A judge has ordered Eddie “Piolín” Sotelo to pay more than $100,000 in legal fees for six former Univision Radio co-workers he sued in August of 2013.
That lawsuit, in which Piolín claimed that Domingo Rodrigo Ochoa, Tomás Alejandro Fernández, Samuel Heredia, Gerardo Palencia, Sergio Vera, Bertha “Betty” Velasco and their attorneys John C. Taylor and Robert R. Clayton had teamed up to blackmail him for almost $5 million, was thrown out in March of this year.
According to attorney John C. Taylor, during a hearing this past Tuesday, Judge Richard A. Stone ruled that Sotelo will have to pay for his clients’ attorney’s fees.
“Sotelo bullied these people, his former co-workers, when he worked with them at the radio station, and when he filed the meritless extortion suit,” Taylor told Media Moves.
“We will pursue this to the end to collect the money and any other legal actions for the staffers, who have the right to bring individual claims against Sotelo for malicious prosecution.”
Taylor says he expects Sotelo’s attorney, Jeffrey Spitz, to appeal the judge’s ruling on the attorney’s fees for the 6 former Univision Radio employees.
But that’s not all. The attorneys representing Piolín’s former co-workers, John C. Taylor and Robert R. Clayton and their firm, Taylor & Ring, LLP, were also named in that extortion lawsuit, requiring them to seek legal representation as well.
Piolín will likely also have to pay those legal fees. The judge will make that determination in a hearing set for next month, but Taylor expects the judge will rule in their favor. He estimates those fees to be another $75,000 to 100,000.
Taylor says they’ll wait for the final outcome of any appeals, should they be filed, before deciding whether they will move forward with any malicious prosecution claims.
The Piolín saga started with his abrupt dismissal from Univision Radio in July of last year. A week later, claims of sexual harassment surfaced as the possible reason behind his hasty exit, after the LA Times uncovered that an internal complaint had been filed against Sotelo by Alberto “Beto” Cortez.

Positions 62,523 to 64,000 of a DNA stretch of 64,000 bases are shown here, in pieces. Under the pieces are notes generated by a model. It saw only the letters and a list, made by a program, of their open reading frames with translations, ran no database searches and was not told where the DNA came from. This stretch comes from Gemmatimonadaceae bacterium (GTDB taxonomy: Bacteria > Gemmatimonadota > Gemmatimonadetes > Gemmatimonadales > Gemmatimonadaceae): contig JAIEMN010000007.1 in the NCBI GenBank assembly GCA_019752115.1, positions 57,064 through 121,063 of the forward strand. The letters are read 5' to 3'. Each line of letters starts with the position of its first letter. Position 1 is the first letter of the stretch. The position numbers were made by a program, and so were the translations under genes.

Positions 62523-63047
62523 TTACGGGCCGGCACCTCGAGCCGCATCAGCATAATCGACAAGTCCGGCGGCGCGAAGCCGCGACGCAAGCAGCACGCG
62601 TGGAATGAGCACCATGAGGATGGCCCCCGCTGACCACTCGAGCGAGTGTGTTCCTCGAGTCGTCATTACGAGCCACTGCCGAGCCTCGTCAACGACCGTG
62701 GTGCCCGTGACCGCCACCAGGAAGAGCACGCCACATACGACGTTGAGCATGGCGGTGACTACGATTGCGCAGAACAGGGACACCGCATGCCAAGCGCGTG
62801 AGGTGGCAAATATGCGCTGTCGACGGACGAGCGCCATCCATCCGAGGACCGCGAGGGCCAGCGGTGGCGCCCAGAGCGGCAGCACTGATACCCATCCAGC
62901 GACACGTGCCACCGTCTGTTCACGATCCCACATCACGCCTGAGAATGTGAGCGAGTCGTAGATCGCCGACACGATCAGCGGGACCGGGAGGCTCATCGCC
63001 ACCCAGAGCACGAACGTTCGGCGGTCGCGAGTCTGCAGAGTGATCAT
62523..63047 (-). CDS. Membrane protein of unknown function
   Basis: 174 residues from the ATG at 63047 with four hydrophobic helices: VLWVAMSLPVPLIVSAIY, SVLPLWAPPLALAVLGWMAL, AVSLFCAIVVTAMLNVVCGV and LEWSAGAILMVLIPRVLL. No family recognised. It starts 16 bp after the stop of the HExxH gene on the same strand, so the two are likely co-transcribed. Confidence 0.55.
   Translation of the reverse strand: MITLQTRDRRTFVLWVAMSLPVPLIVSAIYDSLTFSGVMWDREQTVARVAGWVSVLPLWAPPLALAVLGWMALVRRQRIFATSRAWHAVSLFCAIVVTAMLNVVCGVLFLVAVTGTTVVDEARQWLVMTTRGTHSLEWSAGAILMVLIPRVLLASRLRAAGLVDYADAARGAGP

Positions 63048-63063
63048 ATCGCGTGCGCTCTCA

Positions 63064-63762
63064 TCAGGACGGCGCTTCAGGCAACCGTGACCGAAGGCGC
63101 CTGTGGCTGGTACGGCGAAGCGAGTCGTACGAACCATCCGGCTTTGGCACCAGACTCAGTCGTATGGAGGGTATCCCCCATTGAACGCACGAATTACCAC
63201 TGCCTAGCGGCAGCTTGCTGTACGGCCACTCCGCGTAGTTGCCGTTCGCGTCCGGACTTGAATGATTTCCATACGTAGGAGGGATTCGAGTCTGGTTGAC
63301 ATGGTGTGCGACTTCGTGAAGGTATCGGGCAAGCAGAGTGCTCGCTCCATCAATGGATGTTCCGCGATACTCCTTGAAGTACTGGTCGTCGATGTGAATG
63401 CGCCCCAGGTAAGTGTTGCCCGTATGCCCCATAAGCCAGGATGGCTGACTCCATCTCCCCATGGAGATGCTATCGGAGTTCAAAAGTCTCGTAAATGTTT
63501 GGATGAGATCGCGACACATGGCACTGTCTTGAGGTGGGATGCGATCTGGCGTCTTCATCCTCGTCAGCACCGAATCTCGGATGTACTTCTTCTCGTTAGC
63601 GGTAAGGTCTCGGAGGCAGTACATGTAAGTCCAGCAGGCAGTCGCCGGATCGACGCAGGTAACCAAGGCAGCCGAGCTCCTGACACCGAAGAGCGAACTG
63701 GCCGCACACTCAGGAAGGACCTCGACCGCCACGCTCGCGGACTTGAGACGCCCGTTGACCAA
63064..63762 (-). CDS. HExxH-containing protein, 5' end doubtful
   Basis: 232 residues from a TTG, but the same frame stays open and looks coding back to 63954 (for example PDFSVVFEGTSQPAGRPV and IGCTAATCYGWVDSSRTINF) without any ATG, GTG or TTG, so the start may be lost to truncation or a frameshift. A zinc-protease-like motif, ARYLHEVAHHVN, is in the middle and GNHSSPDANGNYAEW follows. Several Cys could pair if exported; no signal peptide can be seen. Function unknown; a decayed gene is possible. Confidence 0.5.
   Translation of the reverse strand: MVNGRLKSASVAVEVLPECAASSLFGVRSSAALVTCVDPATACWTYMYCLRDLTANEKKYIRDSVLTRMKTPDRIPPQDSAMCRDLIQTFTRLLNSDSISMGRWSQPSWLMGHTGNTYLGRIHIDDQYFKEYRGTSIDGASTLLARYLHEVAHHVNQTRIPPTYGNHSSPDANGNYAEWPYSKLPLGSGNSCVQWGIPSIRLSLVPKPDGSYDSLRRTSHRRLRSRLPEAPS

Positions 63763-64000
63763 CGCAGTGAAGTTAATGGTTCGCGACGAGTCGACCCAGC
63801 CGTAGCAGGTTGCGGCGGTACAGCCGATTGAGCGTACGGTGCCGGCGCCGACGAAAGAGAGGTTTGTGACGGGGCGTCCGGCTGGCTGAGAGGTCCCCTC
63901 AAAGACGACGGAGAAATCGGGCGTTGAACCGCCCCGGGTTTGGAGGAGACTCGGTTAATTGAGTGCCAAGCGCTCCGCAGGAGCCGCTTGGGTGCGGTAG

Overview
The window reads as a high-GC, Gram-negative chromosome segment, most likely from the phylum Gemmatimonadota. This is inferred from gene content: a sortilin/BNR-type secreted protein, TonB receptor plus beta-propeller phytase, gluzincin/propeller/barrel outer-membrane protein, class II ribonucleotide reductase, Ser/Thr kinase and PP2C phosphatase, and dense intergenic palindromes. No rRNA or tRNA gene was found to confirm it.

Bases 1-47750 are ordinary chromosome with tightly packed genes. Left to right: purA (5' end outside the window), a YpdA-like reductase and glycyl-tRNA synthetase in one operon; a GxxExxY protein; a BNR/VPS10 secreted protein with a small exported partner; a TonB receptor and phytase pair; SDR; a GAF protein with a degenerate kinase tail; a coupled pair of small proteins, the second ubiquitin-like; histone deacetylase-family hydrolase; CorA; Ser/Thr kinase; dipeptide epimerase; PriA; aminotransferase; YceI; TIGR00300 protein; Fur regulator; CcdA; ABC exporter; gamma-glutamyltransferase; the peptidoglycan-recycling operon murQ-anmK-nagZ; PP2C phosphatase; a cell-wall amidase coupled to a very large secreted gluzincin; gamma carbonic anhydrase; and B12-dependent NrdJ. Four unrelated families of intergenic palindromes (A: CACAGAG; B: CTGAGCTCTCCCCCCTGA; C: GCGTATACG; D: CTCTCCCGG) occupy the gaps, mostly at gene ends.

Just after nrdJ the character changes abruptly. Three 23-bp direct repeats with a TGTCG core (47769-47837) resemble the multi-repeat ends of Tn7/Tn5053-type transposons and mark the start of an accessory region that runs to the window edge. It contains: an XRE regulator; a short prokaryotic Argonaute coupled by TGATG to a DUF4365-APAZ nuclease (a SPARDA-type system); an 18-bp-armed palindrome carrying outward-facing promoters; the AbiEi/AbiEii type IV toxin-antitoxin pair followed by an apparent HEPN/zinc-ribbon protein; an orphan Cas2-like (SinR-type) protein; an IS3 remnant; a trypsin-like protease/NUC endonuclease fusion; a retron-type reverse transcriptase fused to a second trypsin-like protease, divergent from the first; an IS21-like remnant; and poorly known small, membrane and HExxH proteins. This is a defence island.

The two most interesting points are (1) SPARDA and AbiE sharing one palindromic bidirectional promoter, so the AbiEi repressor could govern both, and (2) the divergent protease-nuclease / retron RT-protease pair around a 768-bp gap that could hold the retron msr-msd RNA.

After that revelation, former co-worker Betty Velasco stepped forward to back Cortez’s harassment claims. Later that month, Sotelo filed an extortion lawsuit alleging his co-workers threatened to go public with additional allegations about behavior on his Univision Radio show “Piolín por la mañana,” if he didn’t pay them $4.9 million to keep quiet.
But Judge Stone determined that Piolín failed to prove his extortion claims would prevail during a trial, dismissing the suit and ruling that he could be liable for his ex co-workers’ legal fees, since they had to mount a defense to the suit.
In October of last year, Cortez, who wasn’t named in the suit, agreed to an interview with Media Moves to defend himself from Sotelo’s accusations. During that interview he said he never lied about what happened:
“I never spoke publicly about what Piolín did to me and to other people on the show. I reported his actions to my employer, who investigated what I said, and later, for some reason, they canceled the show….Eddie Sotelo called me a traitor and a liar and that I conspired with others to make these accusations to seek money…. None of that is true…. Eddie Sotelo isn’t the person people know through radio and television.”
Since his departure from Univision Radio, Piolín landed his own show on satellite radio Sirius XM.
** This story was updated hours after its publication to include an interview with defense attorney John C. Taylor.